Georges Koltanowski was a Belgian (later American) chess player who was one of the top European players in the 1930s.
He was a regular in the top tournaments and had many big-name scalps. Below is a game from the 1936/37 Hastings tournament where he drew with (and probably should have beaten) the eventual winner, former (and future) world champion, Alexander Alekhine.
So why is there a game from Georges Koltanowski on a website about Colchester Chess Club?
While Koltanowski (often called Kolty) was a very strong player, he was most famous for his incredible feats of blindfold chess. Georges Koltanowski set a world record on 20th September 1937, in a 34-game simultaneous match in Edinburgh, when playing blindfolded he won 24 games and lost 10, over a period of 13 hours. This remained the world record until November 2011. He also set another blindfold record in 1960 when be played 56 consecutive blindfolded 10-second per move games - winning 50 of them.
As part of a tour of the UK, Kolty visited Colchester Chess Club On the 24th March 1937 and gave a blindfold simultaneous display. He played 6 games - winning five (against Dr L S Penrose, Dr R C Turnbull, Councillor A H Cross, Mr R Garside and Mr E Dowsett) and drawing one (against Mr B Grey). After the simultaneous display he gave a short lecture containing anecdotes about his career and chess problems. The write-up about the event mentions that he showed himself to be an expert in the Colle system - he later wrote a book about this opening which he often used against amateur opponents (but rarely against strong players).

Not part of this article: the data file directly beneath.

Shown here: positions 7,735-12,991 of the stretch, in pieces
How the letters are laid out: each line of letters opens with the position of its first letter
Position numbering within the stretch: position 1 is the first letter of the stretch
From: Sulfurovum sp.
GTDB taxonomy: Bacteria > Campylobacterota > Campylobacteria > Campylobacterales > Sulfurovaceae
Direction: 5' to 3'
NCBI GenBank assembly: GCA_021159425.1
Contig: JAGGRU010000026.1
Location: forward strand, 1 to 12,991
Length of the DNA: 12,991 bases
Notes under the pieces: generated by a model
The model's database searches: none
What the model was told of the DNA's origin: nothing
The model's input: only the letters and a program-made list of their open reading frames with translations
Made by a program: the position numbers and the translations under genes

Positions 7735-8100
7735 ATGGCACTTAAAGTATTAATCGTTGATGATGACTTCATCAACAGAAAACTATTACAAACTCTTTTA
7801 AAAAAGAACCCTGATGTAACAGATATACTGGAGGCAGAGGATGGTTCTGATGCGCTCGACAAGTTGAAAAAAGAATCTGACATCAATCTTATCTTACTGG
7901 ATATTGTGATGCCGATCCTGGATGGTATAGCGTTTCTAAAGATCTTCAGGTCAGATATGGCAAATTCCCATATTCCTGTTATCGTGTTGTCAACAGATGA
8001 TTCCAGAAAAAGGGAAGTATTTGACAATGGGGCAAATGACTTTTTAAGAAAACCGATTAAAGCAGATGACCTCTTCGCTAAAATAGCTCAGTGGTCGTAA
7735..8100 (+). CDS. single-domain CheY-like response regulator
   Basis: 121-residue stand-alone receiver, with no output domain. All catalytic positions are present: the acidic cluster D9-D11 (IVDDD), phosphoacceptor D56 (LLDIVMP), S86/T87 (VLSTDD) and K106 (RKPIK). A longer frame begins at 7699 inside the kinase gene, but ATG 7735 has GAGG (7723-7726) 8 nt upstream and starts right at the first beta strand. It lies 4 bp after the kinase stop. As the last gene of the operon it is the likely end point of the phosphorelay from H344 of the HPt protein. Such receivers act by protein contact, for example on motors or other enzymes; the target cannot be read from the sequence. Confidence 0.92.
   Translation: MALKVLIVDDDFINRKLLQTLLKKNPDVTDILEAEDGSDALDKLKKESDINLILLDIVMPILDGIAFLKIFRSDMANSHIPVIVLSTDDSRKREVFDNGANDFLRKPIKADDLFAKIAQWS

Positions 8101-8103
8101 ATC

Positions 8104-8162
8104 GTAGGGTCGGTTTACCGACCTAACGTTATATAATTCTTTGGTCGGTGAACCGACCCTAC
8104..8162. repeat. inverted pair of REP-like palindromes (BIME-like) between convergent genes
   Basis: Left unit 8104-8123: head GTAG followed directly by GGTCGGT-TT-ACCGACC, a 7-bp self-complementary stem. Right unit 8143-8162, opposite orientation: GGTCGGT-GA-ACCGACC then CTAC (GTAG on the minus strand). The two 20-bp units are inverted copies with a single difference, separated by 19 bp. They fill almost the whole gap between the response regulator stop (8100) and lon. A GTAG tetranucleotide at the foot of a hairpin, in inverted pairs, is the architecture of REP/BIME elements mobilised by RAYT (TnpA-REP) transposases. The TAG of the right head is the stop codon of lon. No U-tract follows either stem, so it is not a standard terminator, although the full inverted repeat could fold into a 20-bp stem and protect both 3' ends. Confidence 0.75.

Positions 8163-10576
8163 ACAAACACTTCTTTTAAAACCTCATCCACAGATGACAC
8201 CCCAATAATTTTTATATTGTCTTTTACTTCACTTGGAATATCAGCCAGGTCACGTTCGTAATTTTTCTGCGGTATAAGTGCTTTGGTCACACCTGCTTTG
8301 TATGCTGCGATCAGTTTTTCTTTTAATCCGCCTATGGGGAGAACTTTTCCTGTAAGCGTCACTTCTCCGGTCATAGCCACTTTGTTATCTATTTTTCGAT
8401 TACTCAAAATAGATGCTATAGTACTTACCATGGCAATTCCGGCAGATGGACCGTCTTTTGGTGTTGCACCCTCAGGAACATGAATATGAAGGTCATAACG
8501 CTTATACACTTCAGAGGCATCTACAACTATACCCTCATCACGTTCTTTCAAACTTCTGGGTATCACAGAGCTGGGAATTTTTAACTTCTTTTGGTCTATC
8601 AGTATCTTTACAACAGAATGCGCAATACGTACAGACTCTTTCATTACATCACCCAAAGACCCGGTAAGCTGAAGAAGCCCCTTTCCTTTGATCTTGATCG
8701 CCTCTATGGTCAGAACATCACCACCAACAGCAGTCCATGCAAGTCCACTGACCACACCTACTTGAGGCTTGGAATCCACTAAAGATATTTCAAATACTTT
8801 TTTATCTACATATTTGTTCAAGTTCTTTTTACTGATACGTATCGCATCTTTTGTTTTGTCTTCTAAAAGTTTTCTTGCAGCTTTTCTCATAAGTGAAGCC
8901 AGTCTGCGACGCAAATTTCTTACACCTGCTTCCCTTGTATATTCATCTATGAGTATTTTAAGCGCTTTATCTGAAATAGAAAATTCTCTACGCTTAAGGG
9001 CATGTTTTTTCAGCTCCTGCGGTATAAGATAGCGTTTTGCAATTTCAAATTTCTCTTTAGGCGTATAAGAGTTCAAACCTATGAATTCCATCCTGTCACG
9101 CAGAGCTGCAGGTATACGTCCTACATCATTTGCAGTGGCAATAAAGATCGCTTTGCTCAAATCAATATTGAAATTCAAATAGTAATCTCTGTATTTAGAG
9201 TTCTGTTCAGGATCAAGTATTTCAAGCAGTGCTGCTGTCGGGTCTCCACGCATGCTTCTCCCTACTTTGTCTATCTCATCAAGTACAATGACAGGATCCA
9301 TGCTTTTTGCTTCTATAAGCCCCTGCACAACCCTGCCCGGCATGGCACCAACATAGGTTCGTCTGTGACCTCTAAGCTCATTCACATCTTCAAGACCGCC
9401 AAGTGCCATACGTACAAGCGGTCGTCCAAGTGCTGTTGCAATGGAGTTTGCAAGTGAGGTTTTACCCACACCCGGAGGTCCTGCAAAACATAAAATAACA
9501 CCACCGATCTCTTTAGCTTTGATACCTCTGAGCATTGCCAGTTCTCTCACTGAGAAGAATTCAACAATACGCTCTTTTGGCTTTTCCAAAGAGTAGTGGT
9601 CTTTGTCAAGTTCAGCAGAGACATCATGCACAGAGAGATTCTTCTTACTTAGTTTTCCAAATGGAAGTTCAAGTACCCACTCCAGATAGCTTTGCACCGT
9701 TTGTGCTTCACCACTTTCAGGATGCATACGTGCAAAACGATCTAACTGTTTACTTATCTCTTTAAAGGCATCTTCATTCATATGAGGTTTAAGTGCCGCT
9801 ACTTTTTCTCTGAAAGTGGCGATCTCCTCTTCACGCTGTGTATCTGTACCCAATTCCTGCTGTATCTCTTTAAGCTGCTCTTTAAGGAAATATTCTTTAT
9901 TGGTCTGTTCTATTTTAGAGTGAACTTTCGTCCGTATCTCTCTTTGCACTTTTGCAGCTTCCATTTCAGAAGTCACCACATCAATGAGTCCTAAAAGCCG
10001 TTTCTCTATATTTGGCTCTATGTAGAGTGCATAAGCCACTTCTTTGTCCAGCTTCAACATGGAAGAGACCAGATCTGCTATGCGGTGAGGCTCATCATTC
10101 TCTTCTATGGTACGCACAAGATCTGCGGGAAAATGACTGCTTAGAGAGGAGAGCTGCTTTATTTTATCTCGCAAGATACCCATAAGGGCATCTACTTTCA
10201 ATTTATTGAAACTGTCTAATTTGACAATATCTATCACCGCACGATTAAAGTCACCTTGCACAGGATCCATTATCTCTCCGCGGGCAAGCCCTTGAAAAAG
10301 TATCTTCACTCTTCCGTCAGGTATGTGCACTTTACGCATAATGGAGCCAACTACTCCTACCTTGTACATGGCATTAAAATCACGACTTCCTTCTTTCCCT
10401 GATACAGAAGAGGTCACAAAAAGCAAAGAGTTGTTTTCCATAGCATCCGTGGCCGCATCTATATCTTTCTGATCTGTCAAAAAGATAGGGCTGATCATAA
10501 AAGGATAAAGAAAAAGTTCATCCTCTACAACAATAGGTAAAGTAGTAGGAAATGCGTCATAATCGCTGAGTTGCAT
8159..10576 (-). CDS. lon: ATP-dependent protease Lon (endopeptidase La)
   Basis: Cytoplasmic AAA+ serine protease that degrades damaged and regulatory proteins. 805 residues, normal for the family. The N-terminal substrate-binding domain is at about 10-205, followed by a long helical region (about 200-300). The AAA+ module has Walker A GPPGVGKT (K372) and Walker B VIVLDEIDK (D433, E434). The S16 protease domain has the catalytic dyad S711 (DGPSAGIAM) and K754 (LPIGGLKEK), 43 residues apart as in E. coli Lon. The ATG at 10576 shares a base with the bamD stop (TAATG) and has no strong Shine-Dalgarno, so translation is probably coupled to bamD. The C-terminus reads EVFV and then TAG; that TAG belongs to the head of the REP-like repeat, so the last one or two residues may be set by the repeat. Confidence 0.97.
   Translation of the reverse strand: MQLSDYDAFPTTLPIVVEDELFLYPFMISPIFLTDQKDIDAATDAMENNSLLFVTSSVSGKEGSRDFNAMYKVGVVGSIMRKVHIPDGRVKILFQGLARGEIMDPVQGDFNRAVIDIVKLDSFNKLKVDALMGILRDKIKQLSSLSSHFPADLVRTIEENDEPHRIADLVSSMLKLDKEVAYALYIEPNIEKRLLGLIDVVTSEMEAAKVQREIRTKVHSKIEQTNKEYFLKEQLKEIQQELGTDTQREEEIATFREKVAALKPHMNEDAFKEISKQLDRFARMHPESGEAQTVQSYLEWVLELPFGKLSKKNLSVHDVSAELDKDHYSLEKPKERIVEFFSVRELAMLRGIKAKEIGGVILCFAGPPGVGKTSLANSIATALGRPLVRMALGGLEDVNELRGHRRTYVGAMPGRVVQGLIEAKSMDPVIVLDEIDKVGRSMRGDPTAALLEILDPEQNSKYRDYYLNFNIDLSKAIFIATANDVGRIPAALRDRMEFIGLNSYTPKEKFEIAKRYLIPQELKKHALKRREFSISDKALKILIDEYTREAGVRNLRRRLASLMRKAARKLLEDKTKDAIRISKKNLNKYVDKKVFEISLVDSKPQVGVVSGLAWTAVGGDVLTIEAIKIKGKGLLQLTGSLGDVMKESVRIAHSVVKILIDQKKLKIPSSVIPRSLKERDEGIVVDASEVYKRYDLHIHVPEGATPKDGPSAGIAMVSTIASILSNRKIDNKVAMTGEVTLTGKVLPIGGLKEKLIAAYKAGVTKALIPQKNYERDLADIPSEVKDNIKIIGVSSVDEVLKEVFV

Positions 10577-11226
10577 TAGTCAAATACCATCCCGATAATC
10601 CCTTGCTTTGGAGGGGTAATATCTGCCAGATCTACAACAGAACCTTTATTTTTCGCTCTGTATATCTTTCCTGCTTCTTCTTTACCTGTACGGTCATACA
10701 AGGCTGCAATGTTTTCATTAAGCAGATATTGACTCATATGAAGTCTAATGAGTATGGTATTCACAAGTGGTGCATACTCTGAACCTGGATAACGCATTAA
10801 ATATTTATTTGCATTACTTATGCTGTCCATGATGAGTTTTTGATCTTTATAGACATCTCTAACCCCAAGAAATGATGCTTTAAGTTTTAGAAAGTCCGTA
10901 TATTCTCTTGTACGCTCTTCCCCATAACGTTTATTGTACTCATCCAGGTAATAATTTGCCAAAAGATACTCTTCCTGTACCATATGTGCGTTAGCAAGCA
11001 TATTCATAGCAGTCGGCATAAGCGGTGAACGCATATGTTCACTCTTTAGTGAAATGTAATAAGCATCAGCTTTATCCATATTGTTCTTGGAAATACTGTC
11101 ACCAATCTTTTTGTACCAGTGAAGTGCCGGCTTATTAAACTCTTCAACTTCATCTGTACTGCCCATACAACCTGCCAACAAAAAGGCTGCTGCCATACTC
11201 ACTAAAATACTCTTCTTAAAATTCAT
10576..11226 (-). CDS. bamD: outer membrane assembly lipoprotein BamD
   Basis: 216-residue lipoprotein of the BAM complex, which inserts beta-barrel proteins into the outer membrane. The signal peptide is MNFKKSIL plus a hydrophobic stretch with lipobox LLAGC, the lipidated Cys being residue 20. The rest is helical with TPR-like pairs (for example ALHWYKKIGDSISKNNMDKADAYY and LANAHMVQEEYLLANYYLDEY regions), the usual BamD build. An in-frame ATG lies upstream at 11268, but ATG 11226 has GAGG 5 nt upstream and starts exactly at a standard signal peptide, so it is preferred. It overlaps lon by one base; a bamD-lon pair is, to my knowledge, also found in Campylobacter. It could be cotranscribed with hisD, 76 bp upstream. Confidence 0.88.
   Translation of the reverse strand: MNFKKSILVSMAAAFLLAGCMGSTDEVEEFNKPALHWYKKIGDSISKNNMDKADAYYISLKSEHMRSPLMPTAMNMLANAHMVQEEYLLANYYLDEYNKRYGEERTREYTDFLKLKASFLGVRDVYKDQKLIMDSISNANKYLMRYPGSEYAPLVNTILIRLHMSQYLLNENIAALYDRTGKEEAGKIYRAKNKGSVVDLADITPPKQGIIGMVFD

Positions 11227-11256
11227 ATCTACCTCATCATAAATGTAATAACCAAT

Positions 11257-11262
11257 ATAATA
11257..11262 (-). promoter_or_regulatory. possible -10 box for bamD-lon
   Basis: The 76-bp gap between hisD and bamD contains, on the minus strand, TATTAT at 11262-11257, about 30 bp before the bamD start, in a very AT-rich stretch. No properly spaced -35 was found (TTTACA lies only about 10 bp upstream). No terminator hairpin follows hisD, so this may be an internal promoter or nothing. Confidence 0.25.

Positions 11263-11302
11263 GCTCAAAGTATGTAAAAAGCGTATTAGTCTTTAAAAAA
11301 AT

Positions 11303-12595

Kolty returned to give a second blindfold simultaneous display at Colchester Chess Club on the 29th January 1938. This time he played eight games - seven wins (against Cross, Turnbull, Stanley & Grey, Penrose & Krumpach, Hucklesby, Simmons, Garside & Sainsbury) and one loss (Rossiter & Spurge - playing together). After the simultaneous match he gave a short lecture about the Colle system - perhaps a specific request following his previous visit.
The signed picture of Kolty, above, was dedicated to Lionel Penrose (the match secretary at the club at that time).
Many of Kolty's relatives died in the holocaust, but Kolty survived as at the start of the 2nd World War he was touring South America. The American consul in Havana saw him giving a chess exhibition and decided to give him a US visa. He stayed in America where he wrote over 19,000 chess columns for the San Francisco Chronicle over a period of 52 years, he also became president of the United States Chess Federation. Unusually for a non-world class player, he made his living from chess - giving exhibitions and writing numerous books. He died in 2000 aged 96.
Further details about Kolty's visits to Colchester can be found in the scanned historical archives on the About the Club page.